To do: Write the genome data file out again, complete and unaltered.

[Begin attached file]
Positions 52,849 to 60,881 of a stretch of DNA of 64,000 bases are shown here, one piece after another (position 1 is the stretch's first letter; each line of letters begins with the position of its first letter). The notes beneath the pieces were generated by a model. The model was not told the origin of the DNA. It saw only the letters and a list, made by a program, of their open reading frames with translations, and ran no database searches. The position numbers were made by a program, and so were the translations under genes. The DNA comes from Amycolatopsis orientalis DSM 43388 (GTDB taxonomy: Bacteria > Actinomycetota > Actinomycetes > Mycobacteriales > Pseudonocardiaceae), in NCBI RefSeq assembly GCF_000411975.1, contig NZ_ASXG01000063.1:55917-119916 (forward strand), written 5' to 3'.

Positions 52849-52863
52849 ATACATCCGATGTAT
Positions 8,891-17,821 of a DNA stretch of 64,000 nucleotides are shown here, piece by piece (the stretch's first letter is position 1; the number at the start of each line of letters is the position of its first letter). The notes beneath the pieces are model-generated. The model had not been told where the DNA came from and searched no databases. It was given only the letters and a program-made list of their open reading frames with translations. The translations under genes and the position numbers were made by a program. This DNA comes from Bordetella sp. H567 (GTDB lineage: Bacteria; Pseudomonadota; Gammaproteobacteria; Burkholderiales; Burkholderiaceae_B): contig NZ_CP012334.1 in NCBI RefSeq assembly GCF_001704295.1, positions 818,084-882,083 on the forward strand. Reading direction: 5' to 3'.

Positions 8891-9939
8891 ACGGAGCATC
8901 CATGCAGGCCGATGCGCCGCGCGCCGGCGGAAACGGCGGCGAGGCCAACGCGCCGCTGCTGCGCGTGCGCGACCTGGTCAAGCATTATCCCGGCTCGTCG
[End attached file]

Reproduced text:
Positions 52,849 to 60,881 of a stretch of DNA of 64,000 bases are shown here, one piece after another (position 1 is the stretch's first letter; each line of letters begins with the position of its first letter). The notes beneath the pieces were generated by a model. The model was not told the origin of the DNA. It saw only the letters and a list, made by a program, of their open reading frames with translations, and ran no database searches. The position numbers were made by a program, and so were the translations under genes. The DNA comes from Amycolatopsis orientalis DSM 43388 (GTDB taxonomy: Bacteria > Actinomycetota > Actinomycetes > Mycobacteriales > Pseudonocardiaceae), in NCBI RefSeq assembly GCF_000411975.1, contig NZ_ASXG01000063.1:55917-119916 (forward strand), written 5' to 3'.

Positions 52849-52863
52849 ATACATCCGATGTAT
Positions 8,891-17,821 of a DNA stretch of 64,000 nucleotides are shown here, piece by piece (the stretch's first letter is position 1; the number at the start of each line of letters is the position of its first letter). The notes beneath the pieces are model-generated. The model had not been told where the DNA came from and searched no databases. It was given only the letters and a program-made list of their open reading frames with translations. The translations under genes and the position numbers were made by a program. This DNA comes from Bordetella sp. H567 (GTDB lineage: Bacteria; Pseudomonadota; Gammaproteobacteria; Burkholderiales; Burkholderiaceae_B): contig NZ_CP012334.1 in NCBI RefSeq assembly GCF_001704295.1, positions 818,084-882,083 on the forward strand. Reading direction: 5' to 3'.

Positions 8891-9939
8891 ACGGAGCATC
8901 CATGCAGGCCGATGCGCCGCGCGCCGGCGGAAACGGCGGCGAGGCCAACGCGCCGCTGCTGCGCGTGCGCGACCTGGTCAAGCATTATCCCGGCTCGTCG